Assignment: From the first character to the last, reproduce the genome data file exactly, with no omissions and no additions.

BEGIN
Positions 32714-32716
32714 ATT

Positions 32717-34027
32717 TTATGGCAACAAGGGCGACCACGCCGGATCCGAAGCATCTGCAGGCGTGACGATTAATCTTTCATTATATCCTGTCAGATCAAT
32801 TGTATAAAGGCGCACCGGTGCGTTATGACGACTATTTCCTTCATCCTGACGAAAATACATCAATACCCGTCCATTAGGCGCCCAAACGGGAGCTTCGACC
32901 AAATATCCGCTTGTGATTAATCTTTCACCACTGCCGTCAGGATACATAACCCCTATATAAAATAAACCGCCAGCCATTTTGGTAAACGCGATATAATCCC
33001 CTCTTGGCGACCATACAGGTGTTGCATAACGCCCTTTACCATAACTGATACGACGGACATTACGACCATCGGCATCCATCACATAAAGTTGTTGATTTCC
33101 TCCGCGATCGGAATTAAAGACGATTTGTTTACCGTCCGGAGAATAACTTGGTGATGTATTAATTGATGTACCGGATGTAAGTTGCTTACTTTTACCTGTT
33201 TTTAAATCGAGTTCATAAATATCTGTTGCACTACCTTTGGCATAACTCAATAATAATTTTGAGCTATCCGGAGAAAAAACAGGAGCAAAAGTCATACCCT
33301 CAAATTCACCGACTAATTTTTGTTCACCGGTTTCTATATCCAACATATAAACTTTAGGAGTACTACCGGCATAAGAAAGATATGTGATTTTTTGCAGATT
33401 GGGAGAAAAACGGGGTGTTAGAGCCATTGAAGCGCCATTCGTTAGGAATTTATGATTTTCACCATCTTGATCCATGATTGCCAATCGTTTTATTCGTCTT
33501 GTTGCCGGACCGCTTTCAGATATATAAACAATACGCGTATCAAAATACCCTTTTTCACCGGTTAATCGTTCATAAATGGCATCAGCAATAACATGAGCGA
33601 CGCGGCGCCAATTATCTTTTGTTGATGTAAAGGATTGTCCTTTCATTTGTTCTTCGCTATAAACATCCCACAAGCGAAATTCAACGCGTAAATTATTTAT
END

Positions 32714-32716
32714 ATT

Positions 32717-34027
32717 TTATGGCAACAAGGGCGACCACGCCGGATCCGAAGCATCTGCAGGCGTGACGATTAATCTTTCATTATATCCTGTCAGATCAAT
32801 TGTATAAAGGCGCACCGGTGCGTTATGACGACTATTTCCTTCATCCTGACGAAAATACATCAATACCCGTCCATTAGGCGCCCAAACGGGAGCTTCGACC
32901 AAATATCCGCTTGTGATTAATCTTTCACCACTGCCGTCAGGATACATAACCCCTATATAAAATAAACCGCCAGCCATTTTGGTAAACGCGATATAATCCC
33001 CTCTTGGCGACCATACAGGTGTTGCATAACGCCCTTTACCATAACTGATACGACGGACATTACGACCATCGGCATCCATCACATAAAGTTGTTGATTTCC
33101 TCCGCGATCGGAATTAAAGACGATTTGTTTACCGTCCGGAGAATAACTTGGTGATGTATTAATTGATGTACCGGATGTAAGTTGCTTACTTTTACCTGTT
33201 TTTAAATCGAGTTCATAAATATCTGTTGCACTACCTTTGGCATAACTCAATAATAATTTTGAGCTATCCGGAGAAAAAACAGGAGCAAAAGTCATACCCT
33301 CAAATTCACCGACTAATTTTTGTTCACCGGTTTCTATATCCAACATATAAACTTTAGGAGTACTACCGGCATAAGAAAGATATGTGATTTTTTGCAGATT
33401 GGGAGAAAAACGGGGTGTTAGAGCCATTGAAGCGCCATTCGTTAGGAATTTATGATTTTCACCATCTTGATCCATGATTGCCAATCGTTTTATTCGTCTT
33501 GTTGCCGGACCGCTTTCAGATATATAAACAATACGCGTATCAAAATACCCTTTTTCACCGGTTAATCGTTCATAAATGGCATCAGCAATAACATGAGCGA
33601 CGCGGCGCCAATTATCTTTTGTTGATGTAAAGGATTGTCCTTTCATTTGTTCTTCGCTATAAACATCCCACAAGCGAAATTCAACGCGTAAATTATTTAT